Newswise — COLUMBUS, Ohio, October 23, 2019 -- Nature has inspired innovative research throughout human history, and three scientists recently studied white beetles to understand the physics of light scattering. 

At the AVS 66th International Symposium and Exhibition in Columbus, Ohio, SeungHo Lee, Sang M. Han and S.E. Han will talk about their study of these scales to better understand thin “super-white” coatings that can reject solar spectrum and radiate through transparent windows. 

By studying light scattering at such a small scale, Lee, Han and Han were able to calculate light scattering in the biological structures faster and more accurately. 

Their research has diverse applications in heat management, energy conservation, building construction, ship manufacturing and space vehicle operation. 

“We are expecting that fundamental study of light scattering in white beetle scales will provide a deeper understanding of scattering physics as well as technological breakthroughs, such as solar heat management,” said Lee. 

Lee said it is hard to make the ideal "superwhite" coating that could reflect all the sunlight with current technologies. He said he and his team believe the white beetles scaled would give them guidance and direction to get the structure they would need to develop. 

Ideally, they are looking for something that could reflect the sunlight while retaining the ability to transfer heat freely from one side of the surface to the other. The scientists believe their work studying light scattering power and wavelength range make that structure theoretically possible.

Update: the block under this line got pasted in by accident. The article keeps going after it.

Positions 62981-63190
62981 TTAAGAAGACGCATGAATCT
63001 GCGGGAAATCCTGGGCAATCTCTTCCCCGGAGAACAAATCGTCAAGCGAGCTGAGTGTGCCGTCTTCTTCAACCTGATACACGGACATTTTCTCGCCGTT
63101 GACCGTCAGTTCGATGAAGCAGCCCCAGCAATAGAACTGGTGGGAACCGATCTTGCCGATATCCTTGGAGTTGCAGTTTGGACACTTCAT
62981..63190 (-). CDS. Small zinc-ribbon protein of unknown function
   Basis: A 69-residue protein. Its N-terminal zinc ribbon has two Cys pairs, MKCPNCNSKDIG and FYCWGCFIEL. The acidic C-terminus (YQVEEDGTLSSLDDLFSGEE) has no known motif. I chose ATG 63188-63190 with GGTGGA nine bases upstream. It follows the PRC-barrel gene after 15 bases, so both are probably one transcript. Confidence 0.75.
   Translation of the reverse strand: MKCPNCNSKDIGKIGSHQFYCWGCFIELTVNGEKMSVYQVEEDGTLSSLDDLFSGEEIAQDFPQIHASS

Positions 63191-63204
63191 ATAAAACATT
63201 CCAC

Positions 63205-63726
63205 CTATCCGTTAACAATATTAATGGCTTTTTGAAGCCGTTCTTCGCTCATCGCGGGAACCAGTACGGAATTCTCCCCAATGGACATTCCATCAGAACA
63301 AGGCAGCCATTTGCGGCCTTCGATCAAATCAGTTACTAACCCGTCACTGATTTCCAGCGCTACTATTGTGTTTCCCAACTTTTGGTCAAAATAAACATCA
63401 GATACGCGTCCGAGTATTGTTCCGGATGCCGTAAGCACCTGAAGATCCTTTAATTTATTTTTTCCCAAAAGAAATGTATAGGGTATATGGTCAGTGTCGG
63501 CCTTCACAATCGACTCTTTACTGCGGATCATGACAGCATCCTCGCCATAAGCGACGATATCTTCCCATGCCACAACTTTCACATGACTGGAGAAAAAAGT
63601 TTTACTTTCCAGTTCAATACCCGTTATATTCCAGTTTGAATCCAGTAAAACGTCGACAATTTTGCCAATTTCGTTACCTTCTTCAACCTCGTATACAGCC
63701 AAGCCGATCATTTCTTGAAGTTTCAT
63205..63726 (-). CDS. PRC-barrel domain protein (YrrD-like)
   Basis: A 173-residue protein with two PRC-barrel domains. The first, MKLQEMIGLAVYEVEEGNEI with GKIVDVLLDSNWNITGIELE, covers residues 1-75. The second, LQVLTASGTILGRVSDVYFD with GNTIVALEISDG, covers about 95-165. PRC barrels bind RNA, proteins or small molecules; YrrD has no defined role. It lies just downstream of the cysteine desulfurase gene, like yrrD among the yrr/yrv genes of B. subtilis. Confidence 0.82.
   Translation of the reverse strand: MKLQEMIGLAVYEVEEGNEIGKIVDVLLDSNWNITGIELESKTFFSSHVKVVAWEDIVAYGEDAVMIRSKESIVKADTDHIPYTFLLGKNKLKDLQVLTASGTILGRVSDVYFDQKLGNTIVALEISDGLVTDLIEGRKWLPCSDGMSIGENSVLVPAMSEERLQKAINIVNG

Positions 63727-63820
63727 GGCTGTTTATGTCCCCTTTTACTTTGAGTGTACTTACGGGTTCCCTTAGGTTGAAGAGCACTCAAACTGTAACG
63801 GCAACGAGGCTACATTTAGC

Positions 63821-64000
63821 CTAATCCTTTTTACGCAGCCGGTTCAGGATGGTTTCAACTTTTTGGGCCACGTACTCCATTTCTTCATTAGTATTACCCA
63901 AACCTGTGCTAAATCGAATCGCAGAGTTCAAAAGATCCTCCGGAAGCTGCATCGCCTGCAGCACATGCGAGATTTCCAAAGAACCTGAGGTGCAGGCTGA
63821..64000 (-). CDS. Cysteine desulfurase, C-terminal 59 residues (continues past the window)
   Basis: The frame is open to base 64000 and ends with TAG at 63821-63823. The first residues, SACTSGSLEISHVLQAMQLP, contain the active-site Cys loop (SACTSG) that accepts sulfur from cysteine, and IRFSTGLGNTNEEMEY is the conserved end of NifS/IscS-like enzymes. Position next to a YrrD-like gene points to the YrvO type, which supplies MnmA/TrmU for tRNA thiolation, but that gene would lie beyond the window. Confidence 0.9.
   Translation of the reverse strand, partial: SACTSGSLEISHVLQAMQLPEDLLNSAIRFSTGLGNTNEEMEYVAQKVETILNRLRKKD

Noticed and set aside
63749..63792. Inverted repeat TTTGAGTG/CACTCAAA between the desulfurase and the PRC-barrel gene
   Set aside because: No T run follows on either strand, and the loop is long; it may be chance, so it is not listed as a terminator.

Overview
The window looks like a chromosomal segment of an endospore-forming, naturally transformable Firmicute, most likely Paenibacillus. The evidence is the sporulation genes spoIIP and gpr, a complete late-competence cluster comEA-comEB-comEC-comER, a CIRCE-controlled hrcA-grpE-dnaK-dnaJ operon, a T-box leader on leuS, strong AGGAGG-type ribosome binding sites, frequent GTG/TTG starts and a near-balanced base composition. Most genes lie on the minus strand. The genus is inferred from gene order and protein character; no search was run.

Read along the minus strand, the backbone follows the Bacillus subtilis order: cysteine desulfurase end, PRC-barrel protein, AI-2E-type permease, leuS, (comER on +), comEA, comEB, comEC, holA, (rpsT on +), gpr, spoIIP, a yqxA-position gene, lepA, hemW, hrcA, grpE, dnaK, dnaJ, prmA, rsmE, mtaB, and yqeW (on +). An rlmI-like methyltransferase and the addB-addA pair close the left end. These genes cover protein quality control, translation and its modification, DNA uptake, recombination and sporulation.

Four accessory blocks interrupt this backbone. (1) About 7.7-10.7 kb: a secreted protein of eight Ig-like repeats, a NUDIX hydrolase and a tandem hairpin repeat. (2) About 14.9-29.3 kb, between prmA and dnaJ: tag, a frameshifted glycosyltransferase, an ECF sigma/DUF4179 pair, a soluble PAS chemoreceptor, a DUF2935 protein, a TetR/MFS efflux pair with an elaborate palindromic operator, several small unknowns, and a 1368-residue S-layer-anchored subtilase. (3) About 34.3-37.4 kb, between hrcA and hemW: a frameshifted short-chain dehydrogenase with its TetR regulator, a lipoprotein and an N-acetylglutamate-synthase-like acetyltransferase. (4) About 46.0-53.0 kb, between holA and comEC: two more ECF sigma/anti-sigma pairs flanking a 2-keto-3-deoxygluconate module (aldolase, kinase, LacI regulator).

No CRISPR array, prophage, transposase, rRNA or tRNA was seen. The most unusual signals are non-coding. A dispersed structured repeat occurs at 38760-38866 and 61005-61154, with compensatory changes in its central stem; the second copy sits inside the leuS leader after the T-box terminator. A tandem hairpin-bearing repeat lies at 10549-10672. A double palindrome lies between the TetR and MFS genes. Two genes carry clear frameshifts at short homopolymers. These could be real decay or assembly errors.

Lee, Han and Han are currently affiliated with the departments of chemical and biological engineering and electrical and computer engineering at the University of New Mexico. They have independently and cooperatively received numerous awards for their research, including the NSF Career Award, UNM Science and Technology Corporation Innovation Award and UNM School of Engineering Senior Teaching Excellence Award. 


Presentation: “Modeling of Optical Scattering in White Beetle Scales,” Seung Ho Lee, Sang M. Han and S.E. Han, University of New Mexico, Wednesday, Oct. 23, 5:40 p.m., Room A214 in the Greater Columbus Convention Center, Columbus, Ohio. 


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AVS is an interdisciplinary, professional society with some 4,500 members worldwide. Founded in 1953, AVS hosts local and international meetings, publishes five journals, serves members through awards, training and career services programs and supports networking among academic, industrial, government, and consulting professionals. Its members come from across the fields of chemistry, physics, biology, mathematics, engineering and business and share a common interest in basic science, technology development and commercialization related to materials, interfaces, and processing. For more information about AVS, visit our website at